How expensive is grad school, really? In the words of the shady guy selling watches in the alley, how much do you want to spend? There are a lot of factors that go into determining the value of a master’s degree, including return on investment, job market potential, and real master’s degree cost. But that last one – master’s degree cost – can be the trickiest.

The average cost of graduate school tuition is hard to say. Peterson’s puts master’s degree cost at somewhere around $30,000 to $40,000 a year; according to Sallie Mae, the average is around $24,000. But the average cost of graduate school tuition includes the highest and lowest, and can’t account for things like tuition reimbursement, grants, and tuition waivers.

So how expensive is grad school? Here are some factors to think about.

You Really Do Get What You Pay For*

The asterisk is there for a reason – it’s a cliche that’s mostly true, but it takes a lot of qualifications to really explain what it means to say “You get what you pay for” with master’s degree cost. The average cost of graduate school tuition is high any which way you cut it, but certain factors drive master’s degree cost up.

Prestige costs; that’s true of high-falutin’ private liberal arts colleges, research universities, and polytechnics – the places like Stanford, MIT, the Claremont Colleges. But it’s also true of the highest-ranked public universities – the flagships, the Public Ivies, the STEM giants. In fact, U.S. News & World Report Data shows that public university tuition has increased by more than half in the last decade.

However, it’s important to note that the reverse isn’t necessarily true, at all (and that’s where the asterisk comes in): cheap doesn’t mean bad. In fact, a low tuition doesn’t indicate anything about quality. It may mean that a college’s endowment is so large, it doesn’t depend on tuition; it can simply mean that the college is committed to affordability as a mission or value. At any rate, you can’t judge quality based on cost.

Tuition Isn’t Just Tuition

Let’s be clear: tuition isn’t a scam, but it’s not exactly transparent either. One of the biggest complaints college and graduate students have is that it’s often impossible to tell how much anything actually costs until you get the bill – and then it’s almost impossible to figure out what you paid for.

When you see the listed tuition price online or in the course catalogue, that’s not the cost of the program. Some colleges (but precious few of them) are totally straightforward in their pricing, and the price you see is the price you get. It’s much more common, though, for universities to manipulate their pricing by hiding fees – sometimes a lot of fees.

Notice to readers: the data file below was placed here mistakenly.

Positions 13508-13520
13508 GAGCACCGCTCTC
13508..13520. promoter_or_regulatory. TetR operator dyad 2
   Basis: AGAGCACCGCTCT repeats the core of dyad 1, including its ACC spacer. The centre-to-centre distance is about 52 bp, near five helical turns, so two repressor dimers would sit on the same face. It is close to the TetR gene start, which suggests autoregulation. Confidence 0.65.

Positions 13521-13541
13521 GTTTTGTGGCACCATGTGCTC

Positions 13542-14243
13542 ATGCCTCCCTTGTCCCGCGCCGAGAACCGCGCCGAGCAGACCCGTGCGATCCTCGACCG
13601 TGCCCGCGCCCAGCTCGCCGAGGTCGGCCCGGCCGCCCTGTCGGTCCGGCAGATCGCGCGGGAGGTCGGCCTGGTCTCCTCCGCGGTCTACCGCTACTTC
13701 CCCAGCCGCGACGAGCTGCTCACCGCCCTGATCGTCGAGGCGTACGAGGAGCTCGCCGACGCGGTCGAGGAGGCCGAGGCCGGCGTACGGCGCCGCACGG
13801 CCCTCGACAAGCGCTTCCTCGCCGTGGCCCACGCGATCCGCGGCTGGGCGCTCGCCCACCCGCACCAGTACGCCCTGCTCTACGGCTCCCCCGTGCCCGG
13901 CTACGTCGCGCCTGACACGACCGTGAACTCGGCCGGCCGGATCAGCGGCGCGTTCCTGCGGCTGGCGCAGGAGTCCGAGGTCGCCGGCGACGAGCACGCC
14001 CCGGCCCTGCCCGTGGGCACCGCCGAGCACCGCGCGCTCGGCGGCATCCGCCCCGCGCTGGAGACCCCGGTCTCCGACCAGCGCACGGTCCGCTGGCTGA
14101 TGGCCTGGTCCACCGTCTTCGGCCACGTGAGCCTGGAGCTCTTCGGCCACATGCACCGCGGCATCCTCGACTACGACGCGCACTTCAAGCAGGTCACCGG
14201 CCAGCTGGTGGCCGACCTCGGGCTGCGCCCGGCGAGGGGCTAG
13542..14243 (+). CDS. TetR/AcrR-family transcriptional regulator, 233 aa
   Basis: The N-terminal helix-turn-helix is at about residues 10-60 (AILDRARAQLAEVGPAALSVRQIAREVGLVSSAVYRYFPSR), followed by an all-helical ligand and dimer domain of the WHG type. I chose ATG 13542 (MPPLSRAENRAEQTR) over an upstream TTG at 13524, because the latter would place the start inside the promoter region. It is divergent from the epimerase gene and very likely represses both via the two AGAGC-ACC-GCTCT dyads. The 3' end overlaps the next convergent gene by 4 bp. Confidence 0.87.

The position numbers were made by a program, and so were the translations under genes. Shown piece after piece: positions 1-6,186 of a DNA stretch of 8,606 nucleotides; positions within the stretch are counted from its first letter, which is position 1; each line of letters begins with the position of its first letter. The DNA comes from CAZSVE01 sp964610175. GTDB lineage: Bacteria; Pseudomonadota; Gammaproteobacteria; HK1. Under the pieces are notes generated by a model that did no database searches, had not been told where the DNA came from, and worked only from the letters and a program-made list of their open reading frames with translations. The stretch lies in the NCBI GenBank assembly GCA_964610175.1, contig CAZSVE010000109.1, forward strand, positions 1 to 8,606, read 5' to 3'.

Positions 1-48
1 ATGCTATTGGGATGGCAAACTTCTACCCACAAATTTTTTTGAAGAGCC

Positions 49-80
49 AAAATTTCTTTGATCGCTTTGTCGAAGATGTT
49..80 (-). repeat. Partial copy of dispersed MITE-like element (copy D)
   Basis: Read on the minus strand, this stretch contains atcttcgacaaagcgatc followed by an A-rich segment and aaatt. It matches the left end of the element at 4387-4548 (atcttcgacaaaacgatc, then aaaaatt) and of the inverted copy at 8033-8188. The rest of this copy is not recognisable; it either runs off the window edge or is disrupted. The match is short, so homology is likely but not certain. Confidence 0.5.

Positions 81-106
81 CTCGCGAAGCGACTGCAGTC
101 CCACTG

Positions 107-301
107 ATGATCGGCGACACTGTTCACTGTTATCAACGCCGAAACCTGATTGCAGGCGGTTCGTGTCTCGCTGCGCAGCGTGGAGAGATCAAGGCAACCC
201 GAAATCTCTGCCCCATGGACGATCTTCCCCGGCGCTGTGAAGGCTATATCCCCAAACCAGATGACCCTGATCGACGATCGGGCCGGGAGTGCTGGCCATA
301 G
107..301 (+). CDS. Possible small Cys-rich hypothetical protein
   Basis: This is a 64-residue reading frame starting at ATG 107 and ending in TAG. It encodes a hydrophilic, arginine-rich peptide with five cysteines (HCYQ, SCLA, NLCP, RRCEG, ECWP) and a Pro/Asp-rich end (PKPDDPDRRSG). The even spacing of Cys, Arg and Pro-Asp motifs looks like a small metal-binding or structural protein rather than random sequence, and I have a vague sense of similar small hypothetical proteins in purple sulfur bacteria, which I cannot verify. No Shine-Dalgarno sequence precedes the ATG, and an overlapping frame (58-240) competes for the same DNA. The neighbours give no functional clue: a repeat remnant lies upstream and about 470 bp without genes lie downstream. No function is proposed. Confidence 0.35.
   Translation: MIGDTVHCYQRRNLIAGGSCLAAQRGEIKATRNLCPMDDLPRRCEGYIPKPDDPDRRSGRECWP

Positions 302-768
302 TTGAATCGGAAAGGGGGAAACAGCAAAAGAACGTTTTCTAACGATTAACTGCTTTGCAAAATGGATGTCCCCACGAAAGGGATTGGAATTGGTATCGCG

The average cost of graduate school tuition is only half the story (sometimes literally). Ask about the fees when you talk to recruitment officers. Be real about master’s degree cost, and if they’re not real with you, there are plenty of graduate schools.

Time is (Tuition) Money

Most master’s degrees assume that you’ll be studying full-time; that’s the basis for their schedule, and the basis for their estimation of how long the program will take – 12 months full-time, 18 months full-time, 22 months full-time. The average cost of graduate school tuition doesn’t change either way.

Once you make the decision to go part-time, costs can start adding up. (That decision may not really be a decision – lots of people just can’t go to grad school full-time, if they have to keep their career and care for a family.) Those fees start to kick in, for one thing; you’re still paying the fees every semester you’re enrolled, whether you’re taking one course or three.

Convenience costs, too. Accelerated master’s programs, weekend executive master’s programs, distance master’s programs – if they’re guaranteeing swift completion, most of the time, you’re going to pay a premium. Online master’s degree programs may look cheaper at first glance, but hidden fees can add up with less scrupulous schools.

How Expensive is Grad School for Me?

While you have no control over what a university charges, the cost of your master’s degree is in your hands. Education is a service; be a smart consumer. Ask questions, run the numbers, and decide what master’s degree cost you can live with.